Far be it from me to traffic in dangerously unrealistic comments and other false hopes about the current Coronavirus (Covid-19) crisis. But for what it’s worth, regarding the lifting of essential spirits, I humbly say the following:
The garlic is up, here at the end of Cathedral Drive, Hope Ness. Just an inch or so, mind you; and a little touched by frost at the tip. But garlic is tough. It will survive. It already has.
I confess, I was a little worried: I hadn’t managed to spread a layer of straw mulch over the expanded bed last fall to help protect it from the winter cold. Plus, it was an unusual winter, going from unseasonably warm, to cold, then thaws, little snow, and then a lot at least once with the promise of its protective layer of insulation, then another thaw and the bed exposed again … and so on.
But apparently, I say now with relief and a certain amount of joy, I needn’t have been worried: I say again, for it bares repeating, the Garlic is up. It is alive and well, And in a few months, if I treat it right, with straw mulch to keep my clay-loam soil moist, and watered as needed, I should have a fine crop of the six different varieties I planted last fall. They include Georgian Fire, Music, Russian Red, and a variety commonly planted in the Azores, a group of islands in the mid-Atlantic west of Portugal.
Medical News Today, an on-line, medical news site based in the U.K., has an interesting article titled, ‘What are the benefits of garlic?’ Published in 2017, the article includes information about the history of garlic and its consumption by human beings from the most ancient of ancient times. Also, as the title says, it discusses the long history of medical benefits attributed to Garlic. Some, but not all, have been confirmed by scientific studies. A series of various ailments, and the results of the studies conducted, are discussed in detail.
Of course, it cannot go without saying here that anyone thinking of self-medicating with garlic as a result of reading this post or the Medical News Today article should first seek the advice of their family doctor or other qualified medical practitioner.
As in so many of the important issues related to the current crisis, personal and community responses to the challenge of fighting Covid-19, should be grounded in the good, scientific information currently available; and not wishful thinking.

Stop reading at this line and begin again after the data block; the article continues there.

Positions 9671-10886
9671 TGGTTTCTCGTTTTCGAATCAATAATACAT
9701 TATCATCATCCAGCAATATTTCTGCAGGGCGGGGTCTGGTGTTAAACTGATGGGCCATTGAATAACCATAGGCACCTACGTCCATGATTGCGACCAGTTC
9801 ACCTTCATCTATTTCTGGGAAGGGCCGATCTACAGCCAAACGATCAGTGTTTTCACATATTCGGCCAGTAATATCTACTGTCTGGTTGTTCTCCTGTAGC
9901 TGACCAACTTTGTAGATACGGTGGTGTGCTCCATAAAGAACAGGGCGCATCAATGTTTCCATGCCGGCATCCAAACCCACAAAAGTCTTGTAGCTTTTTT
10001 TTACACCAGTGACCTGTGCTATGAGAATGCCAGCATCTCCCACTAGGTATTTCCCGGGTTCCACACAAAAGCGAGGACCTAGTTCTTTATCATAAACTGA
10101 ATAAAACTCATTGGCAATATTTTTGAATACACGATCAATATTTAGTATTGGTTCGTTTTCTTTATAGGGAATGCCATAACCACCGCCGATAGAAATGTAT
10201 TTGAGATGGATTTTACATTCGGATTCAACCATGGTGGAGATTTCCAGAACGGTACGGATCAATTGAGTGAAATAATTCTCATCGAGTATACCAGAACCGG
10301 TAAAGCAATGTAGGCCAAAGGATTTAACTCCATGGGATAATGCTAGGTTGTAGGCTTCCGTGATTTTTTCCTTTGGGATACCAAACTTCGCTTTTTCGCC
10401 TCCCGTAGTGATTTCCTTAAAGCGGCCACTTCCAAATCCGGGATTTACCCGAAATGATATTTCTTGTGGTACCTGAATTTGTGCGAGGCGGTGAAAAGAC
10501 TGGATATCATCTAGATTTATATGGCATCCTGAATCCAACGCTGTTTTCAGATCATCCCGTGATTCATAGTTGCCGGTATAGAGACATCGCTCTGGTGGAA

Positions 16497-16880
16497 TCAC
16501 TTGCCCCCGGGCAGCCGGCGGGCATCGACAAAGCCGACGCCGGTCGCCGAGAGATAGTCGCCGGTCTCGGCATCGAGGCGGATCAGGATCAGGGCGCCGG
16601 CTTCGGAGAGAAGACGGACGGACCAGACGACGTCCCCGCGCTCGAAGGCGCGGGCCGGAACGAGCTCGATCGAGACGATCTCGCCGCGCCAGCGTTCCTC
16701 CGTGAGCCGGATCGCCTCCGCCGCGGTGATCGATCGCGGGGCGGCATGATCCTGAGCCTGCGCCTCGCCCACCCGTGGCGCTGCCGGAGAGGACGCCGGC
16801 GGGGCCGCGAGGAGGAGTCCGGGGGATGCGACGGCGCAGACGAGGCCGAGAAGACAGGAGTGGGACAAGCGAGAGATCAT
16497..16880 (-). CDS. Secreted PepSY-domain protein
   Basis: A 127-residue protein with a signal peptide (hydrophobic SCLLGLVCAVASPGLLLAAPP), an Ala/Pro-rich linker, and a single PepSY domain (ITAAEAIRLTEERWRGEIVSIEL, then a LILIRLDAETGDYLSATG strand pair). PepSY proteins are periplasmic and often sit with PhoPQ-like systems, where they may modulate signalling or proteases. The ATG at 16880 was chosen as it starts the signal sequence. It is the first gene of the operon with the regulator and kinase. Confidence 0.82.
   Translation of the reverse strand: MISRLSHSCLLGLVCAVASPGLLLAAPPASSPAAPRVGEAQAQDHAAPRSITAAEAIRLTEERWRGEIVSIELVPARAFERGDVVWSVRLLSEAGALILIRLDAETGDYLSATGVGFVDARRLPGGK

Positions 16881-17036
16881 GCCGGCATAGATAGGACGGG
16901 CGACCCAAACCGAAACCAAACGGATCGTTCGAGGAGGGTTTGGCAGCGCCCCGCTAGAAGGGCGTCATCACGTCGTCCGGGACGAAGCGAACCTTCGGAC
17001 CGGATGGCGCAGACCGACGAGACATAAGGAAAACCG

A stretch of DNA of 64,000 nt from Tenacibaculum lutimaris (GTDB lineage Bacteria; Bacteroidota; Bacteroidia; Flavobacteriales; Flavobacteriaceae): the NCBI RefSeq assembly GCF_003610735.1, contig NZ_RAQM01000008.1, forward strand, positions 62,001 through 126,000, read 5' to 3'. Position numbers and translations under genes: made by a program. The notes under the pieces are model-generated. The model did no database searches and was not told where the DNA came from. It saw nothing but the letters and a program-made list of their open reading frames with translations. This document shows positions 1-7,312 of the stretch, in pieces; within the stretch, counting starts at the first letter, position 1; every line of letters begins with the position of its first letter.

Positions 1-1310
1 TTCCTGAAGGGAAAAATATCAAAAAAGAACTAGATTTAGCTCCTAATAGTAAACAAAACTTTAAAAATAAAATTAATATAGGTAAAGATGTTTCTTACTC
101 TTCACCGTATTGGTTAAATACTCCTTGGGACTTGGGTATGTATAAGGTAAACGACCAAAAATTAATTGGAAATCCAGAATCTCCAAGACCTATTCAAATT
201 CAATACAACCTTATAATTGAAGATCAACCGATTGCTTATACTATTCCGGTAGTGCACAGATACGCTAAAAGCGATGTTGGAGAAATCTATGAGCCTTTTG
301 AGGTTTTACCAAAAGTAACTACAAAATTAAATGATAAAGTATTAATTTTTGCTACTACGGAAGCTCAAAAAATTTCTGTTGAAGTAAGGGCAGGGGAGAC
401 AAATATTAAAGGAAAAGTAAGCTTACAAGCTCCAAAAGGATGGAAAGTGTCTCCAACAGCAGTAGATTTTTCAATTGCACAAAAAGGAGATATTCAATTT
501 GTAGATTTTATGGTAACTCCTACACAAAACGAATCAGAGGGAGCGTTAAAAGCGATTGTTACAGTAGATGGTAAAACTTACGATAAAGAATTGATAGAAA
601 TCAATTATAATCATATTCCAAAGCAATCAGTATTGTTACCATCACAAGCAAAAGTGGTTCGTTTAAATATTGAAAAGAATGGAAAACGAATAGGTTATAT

That being said, the human spirit has a vital role to play, on a personal, community, and global level:
Explore the new opportunities you may have to lift your spirit, or revive past ones you may have neglected, or overlooked.
If you see something in your life that may be wonderful, don’t pass it by. Take a moment ‘now’ to linger there, and be moved by the brave, new garlic breaking through, or whatever it might be.
Let’s each of us, guided by the re-discovery of our own ‘better angels,’ reach out and hold hands with everyone else, and everything else on this beautiful, little jewel of a planet, this sacred gift. Yes, by all means, hug a tree. The sap is running. Feel the life force rising.
Maybe after all is said and done about this time, we will have found a new way of understanding how blessed we really are.
5 thoughts on “And now for some good news”
An uplifting post! Thank you.
I finally got around to reading this! Thanks so much for sharing your writing and wisdom!
Thank YOU, Gail
Today, I needed this and may repeat it often. The garlic is up.
I’m happy to hear that, Sandy. You should see the garlic now: up almost half a meter and looking very pleased with itself, especially the ‘Georgian Fire.’ You take care of yourself and know that you are precious.